Notes on Cleaning an Aspie Kid’s Room Without Him

Daschel was with his dad this weekend so took the opportunity to do some long-awaited Spring cleaning in his room. Because he collects and loves his spiral notebooks so much (he writs about current obsessions in them and files them like a librarian) I knew that dealing with that aspect of the room was going to be the toughest. In the end, you can’t let the Aspie child keep everything … in our cases we were starting to look like an episode of Hoarders because we never wanted to throw any of his work away. So today I went through every piece of paper (hundreds) and every spiral (dozens) and separated them. One pile was going to be trash, the other have moved to the storage box I keep for his childhood memorabilia. I knew damn well that moving this stuff (and reorganizing some toys and books him room) was going to surprise him when he came home, maybe even startle him. Typically he doesn’t do very well with sudden change, especially if it affects his projects. Today actually went pretty well, though. I walked him through the room and explained each change and why it had changed. He noticed immediately that certain spirals and papers were missing, but handled the explanation well and see pleased (even proud) that there is a bigger box that all that stuff goes to for Mom to keep forever. All in all it was a good day – we took a situation that could have caused a serious breakdown and turned it into a positive situation. I have a feeling he’ll be bringing me papers for the big bin on his own now, instead of just piling them up on his desk miles high.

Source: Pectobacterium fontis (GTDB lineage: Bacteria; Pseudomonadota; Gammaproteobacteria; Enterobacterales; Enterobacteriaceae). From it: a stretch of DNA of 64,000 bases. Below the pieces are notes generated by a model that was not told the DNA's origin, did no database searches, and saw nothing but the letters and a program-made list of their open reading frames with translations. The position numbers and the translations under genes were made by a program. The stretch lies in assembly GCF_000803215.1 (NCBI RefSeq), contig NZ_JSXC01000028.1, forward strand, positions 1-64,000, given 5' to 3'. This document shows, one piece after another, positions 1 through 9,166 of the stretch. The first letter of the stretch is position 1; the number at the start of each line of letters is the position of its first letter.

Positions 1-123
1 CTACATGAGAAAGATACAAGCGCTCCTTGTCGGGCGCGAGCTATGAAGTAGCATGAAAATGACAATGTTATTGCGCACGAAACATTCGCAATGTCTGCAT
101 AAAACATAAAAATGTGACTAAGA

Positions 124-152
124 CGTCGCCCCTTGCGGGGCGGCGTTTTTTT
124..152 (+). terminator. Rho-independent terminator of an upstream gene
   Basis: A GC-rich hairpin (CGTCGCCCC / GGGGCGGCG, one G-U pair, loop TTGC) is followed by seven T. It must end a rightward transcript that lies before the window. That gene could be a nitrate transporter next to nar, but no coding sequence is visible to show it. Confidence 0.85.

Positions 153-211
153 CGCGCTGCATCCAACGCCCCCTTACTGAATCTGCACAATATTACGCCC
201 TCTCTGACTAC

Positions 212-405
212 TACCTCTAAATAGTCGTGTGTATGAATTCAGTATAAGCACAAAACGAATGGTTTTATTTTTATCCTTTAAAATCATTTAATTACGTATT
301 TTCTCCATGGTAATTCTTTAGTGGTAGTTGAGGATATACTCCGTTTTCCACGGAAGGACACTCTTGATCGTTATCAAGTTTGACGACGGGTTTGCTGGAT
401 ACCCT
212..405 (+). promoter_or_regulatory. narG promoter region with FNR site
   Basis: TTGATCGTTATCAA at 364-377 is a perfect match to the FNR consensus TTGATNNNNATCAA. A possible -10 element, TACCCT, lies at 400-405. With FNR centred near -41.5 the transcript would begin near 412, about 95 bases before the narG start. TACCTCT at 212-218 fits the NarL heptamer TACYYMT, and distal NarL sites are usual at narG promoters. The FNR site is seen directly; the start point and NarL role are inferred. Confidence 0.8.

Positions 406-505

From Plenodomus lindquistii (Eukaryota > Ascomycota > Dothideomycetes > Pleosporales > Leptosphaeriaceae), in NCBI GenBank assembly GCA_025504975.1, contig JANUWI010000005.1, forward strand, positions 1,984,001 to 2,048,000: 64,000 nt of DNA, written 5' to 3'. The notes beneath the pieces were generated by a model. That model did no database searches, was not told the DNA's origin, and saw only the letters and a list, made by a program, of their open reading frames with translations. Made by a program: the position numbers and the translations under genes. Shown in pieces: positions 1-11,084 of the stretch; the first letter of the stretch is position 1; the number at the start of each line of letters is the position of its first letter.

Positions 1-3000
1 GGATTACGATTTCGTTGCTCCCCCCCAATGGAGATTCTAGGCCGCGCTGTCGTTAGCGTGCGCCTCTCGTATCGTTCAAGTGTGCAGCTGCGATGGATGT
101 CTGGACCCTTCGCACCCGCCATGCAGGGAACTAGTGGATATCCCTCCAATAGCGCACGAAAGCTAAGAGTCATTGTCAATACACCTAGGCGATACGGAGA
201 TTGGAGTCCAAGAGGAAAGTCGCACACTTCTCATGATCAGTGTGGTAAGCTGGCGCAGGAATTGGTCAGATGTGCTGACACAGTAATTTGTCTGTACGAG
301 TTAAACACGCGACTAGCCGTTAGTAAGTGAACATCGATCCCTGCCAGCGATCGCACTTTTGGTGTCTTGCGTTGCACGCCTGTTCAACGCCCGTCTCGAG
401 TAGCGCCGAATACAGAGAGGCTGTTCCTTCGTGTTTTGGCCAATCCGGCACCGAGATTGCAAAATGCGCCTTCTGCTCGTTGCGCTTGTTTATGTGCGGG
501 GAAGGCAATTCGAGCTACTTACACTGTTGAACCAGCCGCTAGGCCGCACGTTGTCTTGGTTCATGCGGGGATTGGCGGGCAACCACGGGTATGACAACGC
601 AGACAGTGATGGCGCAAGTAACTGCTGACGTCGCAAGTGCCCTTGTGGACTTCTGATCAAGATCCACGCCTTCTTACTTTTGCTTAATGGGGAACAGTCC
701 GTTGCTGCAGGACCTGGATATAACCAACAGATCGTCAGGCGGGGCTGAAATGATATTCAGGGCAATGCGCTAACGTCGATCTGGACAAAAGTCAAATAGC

He hasn’t noticed the states puzzle with five missing states is gone yet. I will face that battle tomorrow, no doubt.

Want to share this?

1 Comment

  1. seems like that was a good huge step, i guess explaining reasons and walking through it is as important to him as the keeping of stuff. And incorporating him into the process too. excellent!